Egyptian President Mohamed Morsi, who formally resigned from the Brotherhood after being elected in June, has not himself blamed Israel for the attack – but he has neither publicly rejected the claim nor reprimanded his Islamist associates for making it.
Official investigations are continuing into Sunday’s incident, in which some 35 gunmen opened fire on the border guards, commandeered two vehicles and tried to force their way across the Egyptian border into Israel.
The Israeli military said its forces killed at least seven of the group, believed to be Palestinian jihadists from the adjacent Gaza Strip – which is ruled by Hamas, the Palestinian branch of the Muslim Brotherhood.
After the attack, the Egyptian government ordered the immediate closure of the border crossing between Egypt and Gaza.
A statement by Egypt’s armed forces called the incident a “terrorist attack” and warned against “schemes and plots hatched against Egypt,” but did not attribute blame.
The Muslim Brotherhood had no such qualms.
“Evidently, this crime may well be the work of Israel’s [intelligence agency] Mossad, which has sought to abort the revolution ever since its launch,” it said in a statement released on Monday night.
It said the attackers aimed to create a “major border problem for Egypt” at a critical time, try to prove the failure of the new government, disrupt Morsi’s “reform project,” and drive a wedge between the Egyptian administration and people on one hand, and the leaders and people of Gaza on the other.
Asked about the Brotherhood statement suggesting the Mossad was to blame – posted prominently on its official website – State Department spokesman Patrick Ventrell said, “I can’t speak to its veracity as something coming from the Muslim Brotherhood. What I can say is, obviously, President Morsi is saying the right things, and we look to him as he continues to confront this.”
The Brotherhood also used the opportunity to renew its call for the terms of the Egyptian-Israeli peace agreement to be reviewed. Under the treaty Israel withdrew from the Sinai – which it had seized during the 1967 Six Day War – and the peninsula was demilitarized, although during Egypt’s political turmoil early last year Israel agreed that Egypt could deploy a limited number of troops there to ensure security.
“This crime also draws our attention to the fact that our forces in the Sinai lack the personnel and the equipment to protect the region or guard our borders, which makes it imperative to review the terms of our accords with Israel,” the Brotherhood statement said.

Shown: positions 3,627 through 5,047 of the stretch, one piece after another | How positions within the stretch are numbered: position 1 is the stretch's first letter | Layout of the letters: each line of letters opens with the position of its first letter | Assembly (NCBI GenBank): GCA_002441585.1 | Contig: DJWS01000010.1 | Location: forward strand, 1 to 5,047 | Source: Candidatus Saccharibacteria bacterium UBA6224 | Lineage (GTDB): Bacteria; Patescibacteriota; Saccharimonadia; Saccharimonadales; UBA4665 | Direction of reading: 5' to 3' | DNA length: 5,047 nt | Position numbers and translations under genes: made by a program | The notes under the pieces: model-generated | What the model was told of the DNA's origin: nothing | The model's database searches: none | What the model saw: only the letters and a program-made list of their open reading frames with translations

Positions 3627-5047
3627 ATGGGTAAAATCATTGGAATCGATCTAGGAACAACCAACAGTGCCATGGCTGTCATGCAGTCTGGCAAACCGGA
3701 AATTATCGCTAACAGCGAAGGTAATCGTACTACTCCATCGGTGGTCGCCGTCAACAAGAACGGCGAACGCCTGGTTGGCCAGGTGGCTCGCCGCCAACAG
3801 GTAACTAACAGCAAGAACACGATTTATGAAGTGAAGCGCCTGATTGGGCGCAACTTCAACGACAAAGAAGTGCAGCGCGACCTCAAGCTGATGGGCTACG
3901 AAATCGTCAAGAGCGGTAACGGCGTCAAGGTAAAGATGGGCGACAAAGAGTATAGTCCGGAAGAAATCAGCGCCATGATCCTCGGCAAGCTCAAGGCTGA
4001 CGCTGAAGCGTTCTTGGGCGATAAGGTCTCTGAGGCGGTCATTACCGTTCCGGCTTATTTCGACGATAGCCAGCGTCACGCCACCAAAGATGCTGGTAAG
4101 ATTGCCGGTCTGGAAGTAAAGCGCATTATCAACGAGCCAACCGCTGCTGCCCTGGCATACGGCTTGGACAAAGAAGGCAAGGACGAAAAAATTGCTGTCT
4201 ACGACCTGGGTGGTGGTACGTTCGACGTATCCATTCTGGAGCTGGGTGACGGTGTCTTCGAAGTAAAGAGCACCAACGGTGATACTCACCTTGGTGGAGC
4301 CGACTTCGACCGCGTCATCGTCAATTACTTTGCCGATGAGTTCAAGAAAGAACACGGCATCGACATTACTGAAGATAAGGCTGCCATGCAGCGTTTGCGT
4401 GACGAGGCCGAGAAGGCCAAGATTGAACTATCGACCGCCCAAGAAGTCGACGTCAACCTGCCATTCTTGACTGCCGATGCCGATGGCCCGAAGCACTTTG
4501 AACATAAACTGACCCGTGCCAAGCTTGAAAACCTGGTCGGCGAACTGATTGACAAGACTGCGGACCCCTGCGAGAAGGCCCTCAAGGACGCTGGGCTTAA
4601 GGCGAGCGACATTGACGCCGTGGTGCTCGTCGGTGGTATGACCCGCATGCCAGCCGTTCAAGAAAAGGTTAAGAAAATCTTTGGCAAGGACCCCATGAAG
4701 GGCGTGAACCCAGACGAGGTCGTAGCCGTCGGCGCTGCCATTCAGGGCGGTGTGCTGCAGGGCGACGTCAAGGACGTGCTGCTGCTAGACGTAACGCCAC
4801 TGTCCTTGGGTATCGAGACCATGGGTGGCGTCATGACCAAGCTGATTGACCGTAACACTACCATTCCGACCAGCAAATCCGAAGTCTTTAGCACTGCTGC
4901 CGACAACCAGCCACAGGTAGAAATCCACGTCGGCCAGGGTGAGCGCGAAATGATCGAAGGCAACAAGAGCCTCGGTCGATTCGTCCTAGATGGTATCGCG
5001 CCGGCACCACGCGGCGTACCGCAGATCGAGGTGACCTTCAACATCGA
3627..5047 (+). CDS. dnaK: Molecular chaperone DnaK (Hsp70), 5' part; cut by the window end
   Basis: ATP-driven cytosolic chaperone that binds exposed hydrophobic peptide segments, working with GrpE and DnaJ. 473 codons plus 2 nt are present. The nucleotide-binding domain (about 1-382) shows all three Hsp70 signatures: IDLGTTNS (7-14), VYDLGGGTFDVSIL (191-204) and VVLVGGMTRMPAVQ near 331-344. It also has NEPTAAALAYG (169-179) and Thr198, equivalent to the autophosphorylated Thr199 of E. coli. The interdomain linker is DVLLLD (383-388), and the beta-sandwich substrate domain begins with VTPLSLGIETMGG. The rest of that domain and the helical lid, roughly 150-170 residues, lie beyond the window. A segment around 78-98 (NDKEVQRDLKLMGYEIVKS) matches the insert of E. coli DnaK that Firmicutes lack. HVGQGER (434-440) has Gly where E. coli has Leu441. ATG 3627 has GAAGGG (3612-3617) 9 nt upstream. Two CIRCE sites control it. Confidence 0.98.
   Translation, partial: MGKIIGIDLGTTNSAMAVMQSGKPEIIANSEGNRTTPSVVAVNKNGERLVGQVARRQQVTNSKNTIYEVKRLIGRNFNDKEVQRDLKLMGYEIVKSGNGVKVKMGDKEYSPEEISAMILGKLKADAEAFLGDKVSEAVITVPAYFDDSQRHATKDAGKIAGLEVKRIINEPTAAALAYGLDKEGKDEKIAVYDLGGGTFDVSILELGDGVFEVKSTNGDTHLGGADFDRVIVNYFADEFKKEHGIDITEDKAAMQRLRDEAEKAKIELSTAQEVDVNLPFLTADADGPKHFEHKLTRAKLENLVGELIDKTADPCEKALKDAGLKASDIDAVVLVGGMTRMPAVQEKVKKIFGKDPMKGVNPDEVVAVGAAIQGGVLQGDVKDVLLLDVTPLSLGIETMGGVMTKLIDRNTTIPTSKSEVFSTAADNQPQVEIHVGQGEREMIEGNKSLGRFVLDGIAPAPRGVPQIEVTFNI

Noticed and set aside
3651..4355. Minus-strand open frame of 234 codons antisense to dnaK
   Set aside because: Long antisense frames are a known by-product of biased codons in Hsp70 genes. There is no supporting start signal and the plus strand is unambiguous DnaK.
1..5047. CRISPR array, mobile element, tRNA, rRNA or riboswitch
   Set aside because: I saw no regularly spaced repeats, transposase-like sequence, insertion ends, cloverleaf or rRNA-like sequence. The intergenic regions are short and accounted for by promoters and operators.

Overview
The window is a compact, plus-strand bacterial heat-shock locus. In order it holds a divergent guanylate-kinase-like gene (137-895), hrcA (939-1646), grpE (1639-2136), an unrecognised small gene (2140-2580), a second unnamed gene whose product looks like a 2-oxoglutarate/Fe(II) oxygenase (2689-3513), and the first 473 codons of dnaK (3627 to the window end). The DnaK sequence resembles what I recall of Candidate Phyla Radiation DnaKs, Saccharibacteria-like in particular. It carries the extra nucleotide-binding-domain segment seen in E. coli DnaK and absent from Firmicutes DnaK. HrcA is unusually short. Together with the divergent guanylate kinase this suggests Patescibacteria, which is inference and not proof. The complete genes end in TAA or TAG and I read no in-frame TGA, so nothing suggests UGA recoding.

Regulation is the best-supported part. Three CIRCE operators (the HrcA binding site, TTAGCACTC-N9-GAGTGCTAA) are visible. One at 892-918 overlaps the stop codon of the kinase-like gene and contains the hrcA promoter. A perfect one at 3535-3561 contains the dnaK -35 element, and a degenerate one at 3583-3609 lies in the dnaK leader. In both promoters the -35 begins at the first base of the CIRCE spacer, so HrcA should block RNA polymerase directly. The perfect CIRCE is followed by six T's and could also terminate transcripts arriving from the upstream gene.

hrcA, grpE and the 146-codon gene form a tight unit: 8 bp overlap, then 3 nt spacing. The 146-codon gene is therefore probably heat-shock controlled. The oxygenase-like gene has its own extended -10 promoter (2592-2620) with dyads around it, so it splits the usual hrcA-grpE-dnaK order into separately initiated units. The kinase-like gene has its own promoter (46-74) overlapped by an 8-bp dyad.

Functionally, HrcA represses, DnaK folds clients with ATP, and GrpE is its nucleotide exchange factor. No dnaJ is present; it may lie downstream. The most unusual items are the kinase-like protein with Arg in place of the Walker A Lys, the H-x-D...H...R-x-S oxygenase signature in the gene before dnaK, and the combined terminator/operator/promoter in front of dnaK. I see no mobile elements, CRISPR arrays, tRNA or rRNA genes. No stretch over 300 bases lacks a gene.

Morsi’s spokesman, Yasser Ali, said Tuesday evening Egypt would respect its international treaties and obligations.
Anti-Israeli conspiracy theories are common in the Arab world but Barry Rubin, director of the Global Research in International Affairs (GLORIA) Center in Israel, said blaming Israel for the Sinai attack was a different matter given the new political realities in Egypt.
“This means something quite different when the Brotherhood was just an opposition group in Egypt. It is now the government,” he said.
“Consider what this means: the organization governing Egypt has accused Israel of launching an attack on Egyptian soil and killing a lot of Egyptian soldiers. Isn’t that a just cause for war? That’s not going to happen but situations like this will arise repeatedly in future and one day can lead to war.”
According to wire service reports, Hamas leader in Gaza Ismail Haniya also blamed Israel, saying the Jewish state “is responsible, one way or another, for this attack to embarrass Egypt’s leadership and create new problems at the border in order to ruin efforts to end the siege of the Gaza Strip.”
Not all Egyptians were buying into the Brotherhood claims.
Al-Ahram reported that Tuesday’s military funeral for the slain border guards at a Cairo mosque was marked by angry protests aimed not at Israel but at Morsi and the Muslim Brotherhood, accusing of collaborating with Hamas.
Not surprisingly, Morsi did not attend the funerals – a decision his spokesman Ali said was made to allow the public to mourn at the “emotionally charged” event without “obstacles” caused by a presidential cavalcade.
Morsi’s recently-appointed Islamist-leaning prime minister, Hisham Qandil, did try to attend but was attacked by angry protestors and left immediately.
Just hours earlier, the Egypt State Information Service had announced that Morsi would attend and “lead the military and popular funeral of the innocent martyrs.”